FIG. 7 is an illustrative flow chart of a method for selecting pixels 505 to activate in rendering a straight line segment 205 as described in various representative embodiments consistent with the teachings of the invention.

In block 705, a control variable is set equal to a preselected value, which could be for example the number “0”. Block 705 then transfers control to block 710.

In block 710, the pixel 505 is marked as other than selected. Block 710, then transfers control to block 715.

In block 715, when the pixel 505 is marked as other than selected, block 710 transfers control to block 720. Otherwise, block 715 terminates the process.

In block 720, the expression A*x+B*y+C is computed for one of the pixel grid mid-points V1,V2,V3,V4. Block 720, then transfers control to block 725.

In block 725, when the control variable is equal to the preselected value, block 725 transfers control to block 730. Otherwise, block 725 transfers control to block 740.

In block 730, the algebraic sign of the result of the computation of the expression A*x+B*y+C obtained in block 720 is stored. Block 730 then transfers control to block 735.

In block 735, the value of the control variable is changed from its preselected value to some other value, which could be for example the number “1”. Block 735 then transfers control to block 750.

In block 740, when the algebraic sign of the result of the computation of the expression A*x+B*y+C obtained in block 720 differs from that stored in block 730, block 740 transfers control to block 745. Otherwise, block 740 transfers control to block 750.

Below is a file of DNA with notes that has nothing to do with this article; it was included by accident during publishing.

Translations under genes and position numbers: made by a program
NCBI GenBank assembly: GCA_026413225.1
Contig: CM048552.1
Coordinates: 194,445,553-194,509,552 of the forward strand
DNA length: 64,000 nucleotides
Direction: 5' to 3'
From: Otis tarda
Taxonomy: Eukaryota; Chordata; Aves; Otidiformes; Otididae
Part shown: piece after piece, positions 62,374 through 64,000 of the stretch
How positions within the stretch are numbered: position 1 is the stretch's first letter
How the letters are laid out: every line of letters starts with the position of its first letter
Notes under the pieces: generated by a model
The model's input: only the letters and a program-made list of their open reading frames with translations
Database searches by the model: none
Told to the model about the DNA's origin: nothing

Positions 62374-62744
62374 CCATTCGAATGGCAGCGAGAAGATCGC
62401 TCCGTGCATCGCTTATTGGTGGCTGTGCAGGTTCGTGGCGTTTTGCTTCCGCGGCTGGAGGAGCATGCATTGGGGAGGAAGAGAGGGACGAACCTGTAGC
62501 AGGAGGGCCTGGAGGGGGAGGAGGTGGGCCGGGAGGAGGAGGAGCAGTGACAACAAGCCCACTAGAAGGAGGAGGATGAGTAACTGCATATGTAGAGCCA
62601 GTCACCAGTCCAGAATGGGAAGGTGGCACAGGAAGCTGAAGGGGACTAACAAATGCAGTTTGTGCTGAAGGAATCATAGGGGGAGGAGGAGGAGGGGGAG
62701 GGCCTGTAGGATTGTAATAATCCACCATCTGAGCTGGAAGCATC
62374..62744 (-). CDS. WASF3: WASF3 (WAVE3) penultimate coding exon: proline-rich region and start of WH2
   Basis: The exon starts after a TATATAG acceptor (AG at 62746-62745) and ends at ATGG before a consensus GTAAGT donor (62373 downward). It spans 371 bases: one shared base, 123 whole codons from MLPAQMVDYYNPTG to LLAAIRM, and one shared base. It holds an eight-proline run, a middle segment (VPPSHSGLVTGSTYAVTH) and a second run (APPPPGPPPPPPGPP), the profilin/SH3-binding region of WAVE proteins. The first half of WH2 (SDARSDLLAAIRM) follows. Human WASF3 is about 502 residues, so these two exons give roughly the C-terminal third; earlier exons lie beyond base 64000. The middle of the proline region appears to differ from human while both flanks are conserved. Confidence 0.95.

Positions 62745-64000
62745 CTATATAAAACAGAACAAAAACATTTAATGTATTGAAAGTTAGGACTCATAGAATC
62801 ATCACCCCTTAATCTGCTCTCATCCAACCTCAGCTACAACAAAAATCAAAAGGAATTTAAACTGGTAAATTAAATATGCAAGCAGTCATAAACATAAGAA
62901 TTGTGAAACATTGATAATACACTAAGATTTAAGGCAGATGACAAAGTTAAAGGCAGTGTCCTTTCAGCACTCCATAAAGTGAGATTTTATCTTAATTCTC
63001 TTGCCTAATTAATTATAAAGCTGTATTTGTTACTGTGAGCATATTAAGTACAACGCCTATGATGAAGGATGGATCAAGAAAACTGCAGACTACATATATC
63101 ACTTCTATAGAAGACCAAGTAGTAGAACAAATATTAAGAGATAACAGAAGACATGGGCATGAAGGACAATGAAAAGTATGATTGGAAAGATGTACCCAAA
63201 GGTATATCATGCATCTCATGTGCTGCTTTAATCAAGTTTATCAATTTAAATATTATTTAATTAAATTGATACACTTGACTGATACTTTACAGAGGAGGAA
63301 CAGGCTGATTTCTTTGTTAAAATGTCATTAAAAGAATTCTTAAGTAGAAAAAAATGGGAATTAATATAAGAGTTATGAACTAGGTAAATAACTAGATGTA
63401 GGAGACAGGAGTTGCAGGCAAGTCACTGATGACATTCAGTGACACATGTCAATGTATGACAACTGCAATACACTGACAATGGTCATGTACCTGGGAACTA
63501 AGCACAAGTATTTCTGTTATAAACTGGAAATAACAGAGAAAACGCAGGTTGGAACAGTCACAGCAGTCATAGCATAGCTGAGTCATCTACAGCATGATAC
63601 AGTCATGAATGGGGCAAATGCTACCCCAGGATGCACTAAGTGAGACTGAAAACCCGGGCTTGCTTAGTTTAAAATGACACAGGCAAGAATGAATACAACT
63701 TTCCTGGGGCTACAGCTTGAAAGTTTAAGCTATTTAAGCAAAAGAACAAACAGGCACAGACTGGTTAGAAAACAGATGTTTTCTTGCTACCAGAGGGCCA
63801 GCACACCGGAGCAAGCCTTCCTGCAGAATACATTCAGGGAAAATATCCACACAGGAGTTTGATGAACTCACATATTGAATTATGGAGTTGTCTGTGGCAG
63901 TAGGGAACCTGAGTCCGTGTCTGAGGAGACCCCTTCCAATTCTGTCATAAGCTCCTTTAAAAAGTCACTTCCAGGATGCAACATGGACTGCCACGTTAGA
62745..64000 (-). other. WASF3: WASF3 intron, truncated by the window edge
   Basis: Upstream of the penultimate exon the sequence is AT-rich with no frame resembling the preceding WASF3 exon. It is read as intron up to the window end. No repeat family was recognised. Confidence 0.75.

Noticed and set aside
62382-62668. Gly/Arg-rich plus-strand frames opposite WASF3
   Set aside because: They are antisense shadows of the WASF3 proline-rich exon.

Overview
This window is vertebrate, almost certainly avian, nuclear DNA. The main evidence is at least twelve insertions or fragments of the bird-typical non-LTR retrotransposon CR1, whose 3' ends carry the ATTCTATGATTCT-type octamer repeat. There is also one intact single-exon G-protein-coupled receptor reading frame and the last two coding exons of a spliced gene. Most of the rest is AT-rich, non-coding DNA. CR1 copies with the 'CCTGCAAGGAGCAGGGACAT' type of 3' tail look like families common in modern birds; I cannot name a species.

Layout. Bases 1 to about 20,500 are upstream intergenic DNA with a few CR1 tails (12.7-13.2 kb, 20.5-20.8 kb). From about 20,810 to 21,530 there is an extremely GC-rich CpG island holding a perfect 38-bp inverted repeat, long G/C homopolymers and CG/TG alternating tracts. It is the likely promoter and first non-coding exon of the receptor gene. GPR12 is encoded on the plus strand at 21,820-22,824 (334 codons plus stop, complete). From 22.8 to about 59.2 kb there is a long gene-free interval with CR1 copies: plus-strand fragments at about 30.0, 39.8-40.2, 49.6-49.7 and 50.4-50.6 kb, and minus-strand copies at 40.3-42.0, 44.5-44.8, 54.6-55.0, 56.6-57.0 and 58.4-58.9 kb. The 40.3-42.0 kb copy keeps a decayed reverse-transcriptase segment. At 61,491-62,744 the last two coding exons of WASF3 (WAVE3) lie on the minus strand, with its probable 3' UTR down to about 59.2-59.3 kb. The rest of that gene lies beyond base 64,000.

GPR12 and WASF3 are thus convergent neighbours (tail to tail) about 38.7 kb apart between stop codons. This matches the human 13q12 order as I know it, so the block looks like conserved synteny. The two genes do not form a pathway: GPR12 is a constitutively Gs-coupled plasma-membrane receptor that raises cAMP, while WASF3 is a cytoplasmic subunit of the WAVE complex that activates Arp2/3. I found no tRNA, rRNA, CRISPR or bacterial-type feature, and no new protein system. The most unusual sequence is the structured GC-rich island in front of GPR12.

In block 745, the pixel 505 is marked as selected. Block 745 then transfers control to block 750.

In block 750, when there are remaining pixel grid points V1,V2,V3,V4 for which in block 720 the expression A*x+B*y+C have not been computed, block 750 transfers control to block 715. Otherwise, block 750 terminates the process.

A third objective is to identify which screen regions 125 will be activated in displaying the straight line segment 205 on the screen 110 of the monitor 105 for cases in which the line has a width. Some pixels may be illuminated within adjoining screen regions 125 due to the width of the line. However, only those screen regions 125 through which the straight line segment 205 including the width of the line passes will need to be activated. All others can be ignored in the display of that straight line segment 205. It should be noted that while the following discussion is in terms of straight line segments, the techniques disclosed are also applicable to points that are displayed with a width. Further, all references to width refer to dimensions in the minor axis direction.

FIG. 8 is a drawing of yet another screen space 115 of the computer graphics display system 100 as described in various representative embodiments consistent with the teachings of the invention. The straight line segment 205 of FIG. 8 has first and second end points P1,P2 and a width which is indicated by upper and lower line boundaries 811,812.